Monday, November 22, 2010
Hang onto the bucket
We have never owned a dishwasher, and our kitchen sink currently does not have a drain connection. So, you may well wonder how we function for an occasion such as this.
In warmer weather, I like to go into the washer room, where there is a spigot over the laundry sink, right by the hot water heater, that dispenses very hot water. I carry a big pitcher out to that spigot for my dish water, because the pipes, though they are insulated, seem to take a long, long time getting hot enough water to the kitchen for actual use.
In wood-burning weather, our dishwater heats up on the wood heat stove in the dining room.
We use a biodegradable garden-safe dish soap.
Two dishpans, a wash and a rinse. When the water needs changing we pour it into a white bucket. This is also the compost bucket. Between us, the chickens, and the ducks, very little kitchen waste actually makes it to the bucket.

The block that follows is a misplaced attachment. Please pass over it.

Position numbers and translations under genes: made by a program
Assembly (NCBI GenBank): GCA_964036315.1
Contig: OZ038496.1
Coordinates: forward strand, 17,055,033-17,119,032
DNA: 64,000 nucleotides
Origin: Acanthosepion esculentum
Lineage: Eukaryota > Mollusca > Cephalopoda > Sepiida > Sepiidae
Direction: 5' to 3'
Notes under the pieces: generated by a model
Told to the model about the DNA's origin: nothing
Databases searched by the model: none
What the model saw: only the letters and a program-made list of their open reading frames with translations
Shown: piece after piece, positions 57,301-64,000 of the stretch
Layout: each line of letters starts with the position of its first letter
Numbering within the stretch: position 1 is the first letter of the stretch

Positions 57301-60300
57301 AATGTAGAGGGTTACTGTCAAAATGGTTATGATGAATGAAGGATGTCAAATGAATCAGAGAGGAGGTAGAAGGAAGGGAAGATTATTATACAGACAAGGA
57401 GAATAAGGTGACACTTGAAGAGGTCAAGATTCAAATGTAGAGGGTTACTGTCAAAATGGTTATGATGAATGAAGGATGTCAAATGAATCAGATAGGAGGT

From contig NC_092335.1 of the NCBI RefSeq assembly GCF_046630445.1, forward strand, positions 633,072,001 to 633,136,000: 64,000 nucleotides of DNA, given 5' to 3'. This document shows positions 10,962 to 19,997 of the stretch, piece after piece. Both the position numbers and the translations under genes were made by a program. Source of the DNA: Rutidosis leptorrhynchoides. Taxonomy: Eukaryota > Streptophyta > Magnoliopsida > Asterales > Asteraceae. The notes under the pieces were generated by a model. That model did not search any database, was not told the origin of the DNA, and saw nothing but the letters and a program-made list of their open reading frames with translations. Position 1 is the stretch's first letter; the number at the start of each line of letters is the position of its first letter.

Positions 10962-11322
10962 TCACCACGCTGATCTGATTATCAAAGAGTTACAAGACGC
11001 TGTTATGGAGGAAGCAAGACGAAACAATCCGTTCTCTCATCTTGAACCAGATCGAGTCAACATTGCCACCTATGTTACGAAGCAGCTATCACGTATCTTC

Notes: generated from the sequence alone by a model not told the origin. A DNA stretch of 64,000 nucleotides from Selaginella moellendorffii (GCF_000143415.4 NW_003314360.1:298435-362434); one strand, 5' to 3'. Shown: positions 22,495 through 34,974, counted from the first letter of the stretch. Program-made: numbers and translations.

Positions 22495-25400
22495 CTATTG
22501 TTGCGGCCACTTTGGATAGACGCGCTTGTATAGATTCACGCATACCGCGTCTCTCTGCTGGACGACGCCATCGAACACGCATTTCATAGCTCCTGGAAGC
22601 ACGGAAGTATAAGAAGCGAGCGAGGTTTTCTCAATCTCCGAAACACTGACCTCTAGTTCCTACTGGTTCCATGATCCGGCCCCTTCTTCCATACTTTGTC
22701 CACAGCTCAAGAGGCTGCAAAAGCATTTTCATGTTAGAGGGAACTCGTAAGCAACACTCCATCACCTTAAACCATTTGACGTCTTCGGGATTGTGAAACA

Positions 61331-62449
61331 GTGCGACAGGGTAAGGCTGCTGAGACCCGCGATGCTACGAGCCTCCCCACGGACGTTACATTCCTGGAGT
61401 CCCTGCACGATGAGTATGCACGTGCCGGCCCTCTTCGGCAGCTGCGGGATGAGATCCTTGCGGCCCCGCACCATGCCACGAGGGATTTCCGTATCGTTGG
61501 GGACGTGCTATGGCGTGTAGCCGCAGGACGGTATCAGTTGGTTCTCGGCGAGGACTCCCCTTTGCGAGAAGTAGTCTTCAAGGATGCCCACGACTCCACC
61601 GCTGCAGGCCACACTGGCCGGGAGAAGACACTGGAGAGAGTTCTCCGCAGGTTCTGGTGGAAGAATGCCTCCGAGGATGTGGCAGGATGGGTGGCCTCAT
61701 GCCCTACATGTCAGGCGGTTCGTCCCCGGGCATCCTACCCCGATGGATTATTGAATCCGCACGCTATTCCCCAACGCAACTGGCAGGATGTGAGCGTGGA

After its contents have cooled (capture all heat in the house) the bucket goes out to the mudroom and an empty one is brought in.
When opportunity arises, kitchen buckets go to fruit trees. A little straw now and then does the cosmetic number on any crushed eggshells that might otherwise be regarded as unsightly.
As these bucketfuls tend to be slightly alkaline, they are not offered to blueberries, rhodies and the like.
We clean the sink from time to time, perhaps with some Dr. Bronners or with homemade vinegar, and let it drain into a bucket under the sink. This water goes on the small lawn (about 1/8 the size of the lawn that was here when we got here).
It's very hard to fix pipes in our crawl space. Even though we expect to climb under there and do the work sometime, we might still hang onto the bucket system as it saves on irrigation.